03 Dec


As a locksmith I get many calls like this one.......

“ Hi can you help me, I have one tenant who was 3 months in arrears then, can you believe this. Sub let it to a load of drug addicts who wrecked the property its going to cost 12 k to refurbish it. I was so angry I forced entry when they were out. Paid a man and a lorry to empty the whole lot. Cost me £400.00 everything they owned. Took it all to the local tip, flat screen hi fi ,whole lorry load, can you please come and change the locks for me..... oh and am I doing the right thing.... so what what if I ain’t let em take me to court ...scumbags”

Now, that’s how bad tenants should be legally treated in my opinion. Although, 3 months in arrears is way too long, they deserve to be locked out after 2 months of arrears, max. I’m not condoning this activity, because I wouldn’t even do it. I’m just saying that’s how it should be. If you’re a Landlord with a pair of dinosaur balls like this landlord was, consequently haing no qualms with laughing in the face of the law, then all the more power to you ..... but and it’s a BIG BUT!!!........

Just to clarify, yes, it is illegal for a landlord to harass or change the locks to prevent tenants from entering the property. Tenants have a “statutory legal right of “Quiet Enjoyment” which protects them from this kind of abuse. So before you go storming into a property with the intentions of taking the law into your own hands like a crazed wild-west lunatic, think of the consequences.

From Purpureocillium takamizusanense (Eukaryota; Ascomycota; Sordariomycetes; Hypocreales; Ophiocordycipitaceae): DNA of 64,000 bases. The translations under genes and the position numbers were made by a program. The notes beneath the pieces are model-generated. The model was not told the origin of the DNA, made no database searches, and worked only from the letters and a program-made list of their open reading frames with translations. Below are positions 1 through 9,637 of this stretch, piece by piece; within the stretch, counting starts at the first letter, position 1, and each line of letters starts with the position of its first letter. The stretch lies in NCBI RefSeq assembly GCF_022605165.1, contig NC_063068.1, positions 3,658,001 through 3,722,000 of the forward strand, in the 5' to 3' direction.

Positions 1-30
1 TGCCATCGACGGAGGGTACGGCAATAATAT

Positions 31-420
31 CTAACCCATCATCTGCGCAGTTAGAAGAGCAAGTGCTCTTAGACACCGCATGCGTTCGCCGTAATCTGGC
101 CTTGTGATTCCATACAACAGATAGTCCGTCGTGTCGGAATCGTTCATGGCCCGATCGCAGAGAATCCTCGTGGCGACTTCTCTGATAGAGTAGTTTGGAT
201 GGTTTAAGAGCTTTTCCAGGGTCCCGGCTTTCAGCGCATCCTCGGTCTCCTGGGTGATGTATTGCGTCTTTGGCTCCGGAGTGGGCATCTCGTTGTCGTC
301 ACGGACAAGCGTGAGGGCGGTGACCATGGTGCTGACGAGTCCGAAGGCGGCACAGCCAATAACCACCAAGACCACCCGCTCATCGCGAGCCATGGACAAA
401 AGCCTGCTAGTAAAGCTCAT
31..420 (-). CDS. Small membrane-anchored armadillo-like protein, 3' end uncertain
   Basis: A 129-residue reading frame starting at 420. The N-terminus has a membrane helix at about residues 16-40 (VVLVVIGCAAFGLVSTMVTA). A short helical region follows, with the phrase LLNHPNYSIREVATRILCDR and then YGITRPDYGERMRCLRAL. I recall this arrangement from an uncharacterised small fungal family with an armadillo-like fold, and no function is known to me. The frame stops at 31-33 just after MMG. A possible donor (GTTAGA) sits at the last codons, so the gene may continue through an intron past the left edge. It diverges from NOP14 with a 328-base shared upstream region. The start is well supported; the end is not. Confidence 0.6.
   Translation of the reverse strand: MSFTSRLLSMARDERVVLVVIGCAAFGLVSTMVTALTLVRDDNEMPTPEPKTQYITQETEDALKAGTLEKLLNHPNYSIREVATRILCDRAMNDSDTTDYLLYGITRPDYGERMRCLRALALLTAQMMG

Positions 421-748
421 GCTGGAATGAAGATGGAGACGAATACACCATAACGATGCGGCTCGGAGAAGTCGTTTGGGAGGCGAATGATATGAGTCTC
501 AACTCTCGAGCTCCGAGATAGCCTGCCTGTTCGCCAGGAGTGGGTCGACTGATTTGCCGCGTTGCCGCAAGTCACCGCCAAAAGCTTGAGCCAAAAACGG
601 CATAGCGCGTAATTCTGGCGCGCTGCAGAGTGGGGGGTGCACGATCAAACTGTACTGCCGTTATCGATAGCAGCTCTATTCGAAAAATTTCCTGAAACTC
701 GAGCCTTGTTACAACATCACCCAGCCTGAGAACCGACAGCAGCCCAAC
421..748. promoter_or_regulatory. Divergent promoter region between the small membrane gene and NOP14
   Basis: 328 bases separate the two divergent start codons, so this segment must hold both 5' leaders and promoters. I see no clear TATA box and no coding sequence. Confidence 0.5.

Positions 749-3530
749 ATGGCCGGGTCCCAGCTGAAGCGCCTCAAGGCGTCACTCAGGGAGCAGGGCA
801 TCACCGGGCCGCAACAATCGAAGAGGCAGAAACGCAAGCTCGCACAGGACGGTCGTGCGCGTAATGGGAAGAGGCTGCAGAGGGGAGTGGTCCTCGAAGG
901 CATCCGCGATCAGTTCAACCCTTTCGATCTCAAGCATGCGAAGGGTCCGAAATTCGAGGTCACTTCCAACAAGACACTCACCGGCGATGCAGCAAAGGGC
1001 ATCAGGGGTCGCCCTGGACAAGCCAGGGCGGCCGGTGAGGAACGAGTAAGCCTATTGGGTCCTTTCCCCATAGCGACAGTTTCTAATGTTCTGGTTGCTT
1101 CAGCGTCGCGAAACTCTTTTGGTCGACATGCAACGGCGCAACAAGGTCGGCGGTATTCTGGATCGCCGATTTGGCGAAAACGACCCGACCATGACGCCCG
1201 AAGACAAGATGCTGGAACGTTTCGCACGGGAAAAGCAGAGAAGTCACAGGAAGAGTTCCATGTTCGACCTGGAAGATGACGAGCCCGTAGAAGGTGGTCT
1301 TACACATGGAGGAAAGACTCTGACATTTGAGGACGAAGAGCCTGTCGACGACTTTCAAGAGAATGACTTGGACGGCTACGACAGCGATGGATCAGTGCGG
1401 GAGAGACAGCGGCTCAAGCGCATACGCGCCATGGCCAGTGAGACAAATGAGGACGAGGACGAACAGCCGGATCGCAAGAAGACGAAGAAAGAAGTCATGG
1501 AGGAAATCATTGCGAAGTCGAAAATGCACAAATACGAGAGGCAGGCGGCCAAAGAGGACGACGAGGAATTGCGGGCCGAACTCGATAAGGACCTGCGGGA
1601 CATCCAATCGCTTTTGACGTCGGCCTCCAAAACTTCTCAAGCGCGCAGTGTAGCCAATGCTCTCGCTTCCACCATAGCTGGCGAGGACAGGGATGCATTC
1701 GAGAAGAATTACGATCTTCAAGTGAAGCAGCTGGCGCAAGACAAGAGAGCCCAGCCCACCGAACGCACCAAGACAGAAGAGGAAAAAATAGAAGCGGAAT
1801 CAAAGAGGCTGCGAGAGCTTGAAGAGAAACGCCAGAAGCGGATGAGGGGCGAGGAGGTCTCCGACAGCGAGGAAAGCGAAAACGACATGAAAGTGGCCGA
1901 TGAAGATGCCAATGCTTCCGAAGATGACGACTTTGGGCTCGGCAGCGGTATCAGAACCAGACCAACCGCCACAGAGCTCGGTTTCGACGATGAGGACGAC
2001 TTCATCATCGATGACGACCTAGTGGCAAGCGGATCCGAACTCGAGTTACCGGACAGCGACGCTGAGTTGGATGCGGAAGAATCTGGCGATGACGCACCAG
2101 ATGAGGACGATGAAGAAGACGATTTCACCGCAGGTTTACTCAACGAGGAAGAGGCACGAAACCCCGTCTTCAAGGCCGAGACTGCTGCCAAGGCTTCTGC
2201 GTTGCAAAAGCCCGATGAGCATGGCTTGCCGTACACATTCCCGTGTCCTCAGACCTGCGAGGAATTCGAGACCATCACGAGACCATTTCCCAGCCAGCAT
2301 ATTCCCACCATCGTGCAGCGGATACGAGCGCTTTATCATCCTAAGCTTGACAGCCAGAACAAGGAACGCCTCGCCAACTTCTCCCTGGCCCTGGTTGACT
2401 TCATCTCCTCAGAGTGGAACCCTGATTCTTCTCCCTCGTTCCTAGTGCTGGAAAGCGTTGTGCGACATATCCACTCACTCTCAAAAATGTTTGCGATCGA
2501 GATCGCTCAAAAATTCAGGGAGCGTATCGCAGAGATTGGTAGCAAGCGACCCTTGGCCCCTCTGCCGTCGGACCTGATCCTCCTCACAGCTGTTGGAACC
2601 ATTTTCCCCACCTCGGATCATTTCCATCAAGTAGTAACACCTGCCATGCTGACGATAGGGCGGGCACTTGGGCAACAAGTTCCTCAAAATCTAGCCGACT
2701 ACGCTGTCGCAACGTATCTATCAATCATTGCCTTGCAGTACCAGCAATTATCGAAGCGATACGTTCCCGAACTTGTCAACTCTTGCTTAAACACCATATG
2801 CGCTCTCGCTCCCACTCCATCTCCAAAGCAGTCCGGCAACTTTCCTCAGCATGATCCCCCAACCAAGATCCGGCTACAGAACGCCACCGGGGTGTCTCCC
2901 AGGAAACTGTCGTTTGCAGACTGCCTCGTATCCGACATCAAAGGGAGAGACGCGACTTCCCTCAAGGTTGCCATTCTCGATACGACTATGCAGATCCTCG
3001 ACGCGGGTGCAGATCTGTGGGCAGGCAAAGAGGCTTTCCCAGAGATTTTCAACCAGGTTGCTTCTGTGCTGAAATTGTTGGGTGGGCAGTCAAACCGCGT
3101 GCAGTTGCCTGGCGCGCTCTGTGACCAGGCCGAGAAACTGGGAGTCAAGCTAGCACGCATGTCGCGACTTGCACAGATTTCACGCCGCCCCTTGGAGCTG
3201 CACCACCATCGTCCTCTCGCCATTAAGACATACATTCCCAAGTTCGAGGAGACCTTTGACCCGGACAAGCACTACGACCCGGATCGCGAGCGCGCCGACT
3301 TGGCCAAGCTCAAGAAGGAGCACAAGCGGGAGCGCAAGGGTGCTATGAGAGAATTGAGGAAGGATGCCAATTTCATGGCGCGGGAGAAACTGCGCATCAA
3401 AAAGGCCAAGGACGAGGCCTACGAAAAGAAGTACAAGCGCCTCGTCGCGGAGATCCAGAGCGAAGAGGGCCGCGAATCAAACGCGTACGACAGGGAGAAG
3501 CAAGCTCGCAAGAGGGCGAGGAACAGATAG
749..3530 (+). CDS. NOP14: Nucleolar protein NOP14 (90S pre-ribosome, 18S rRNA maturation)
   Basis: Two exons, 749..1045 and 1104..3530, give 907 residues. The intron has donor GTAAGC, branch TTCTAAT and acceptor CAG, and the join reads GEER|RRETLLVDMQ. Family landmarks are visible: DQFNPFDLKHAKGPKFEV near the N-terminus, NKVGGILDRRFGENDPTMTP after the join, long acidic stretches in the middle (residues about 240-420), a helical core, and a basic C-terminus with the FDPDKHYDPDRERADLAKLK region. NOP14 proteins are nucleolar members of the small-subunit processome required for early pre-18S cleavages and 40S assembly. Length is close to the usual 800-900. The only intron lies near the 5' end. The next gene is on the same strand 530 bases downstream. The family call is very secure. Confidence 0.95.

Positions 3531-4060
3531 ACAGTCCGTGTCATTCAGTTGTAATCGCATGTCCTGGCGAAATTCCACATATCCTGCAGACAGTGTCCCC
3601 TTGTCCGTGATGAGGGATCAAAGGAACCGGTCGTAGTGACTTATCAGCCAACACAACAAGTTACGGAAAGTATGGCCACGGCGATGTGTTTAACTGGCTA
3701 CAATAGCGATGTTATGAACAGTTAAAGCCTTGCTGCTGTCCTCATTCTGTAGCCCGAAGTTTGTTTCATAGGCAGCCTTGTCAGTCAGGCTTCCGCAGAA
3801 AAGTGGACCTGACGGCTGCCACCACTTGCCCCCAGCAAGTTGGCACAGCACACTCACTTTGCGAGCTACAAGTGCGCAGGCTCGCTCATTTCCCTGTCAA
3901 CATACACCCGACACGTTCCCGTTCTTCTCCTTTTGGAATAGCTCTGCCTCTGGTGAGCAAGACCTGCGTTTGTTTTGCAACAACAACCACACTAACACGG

changing locks when tenants are out
physically throwing tenants out your home
physically stopping tenants from entering their home.
Landlords have to follow a legal procedure to evict tenants, by serving the correct sections. Illegal eviction is a serious civil and criminal offense, and a landlord can be prosecuted if guilty of doing so.
In most cases, the landlord must obtain a possession order from a county court after serving a valid Notice to Quit. The tenant doesn’t have to leave at this point, and a lot usually don’t. Only the court can decide whether the tenant has to leave the property. It will normally take several weeks before the case is decided in court.

The landlord does not need to obtain a court possession order to evict if:
you have a resident landlord with whom you share facilities, like the kitchen and bathroom
you are not paying any rent for your accommodation
In these cases, the landlord is only required to give reasonable notice to the tenant to leave the property. Once the notice has elapsed, the tenant becomes a trespasser and the landlord can legally change the locks at the property.

Are you a landlord that has been forced to change locks? Maybe you’re a tenant that has changed the locks. Tell me your story.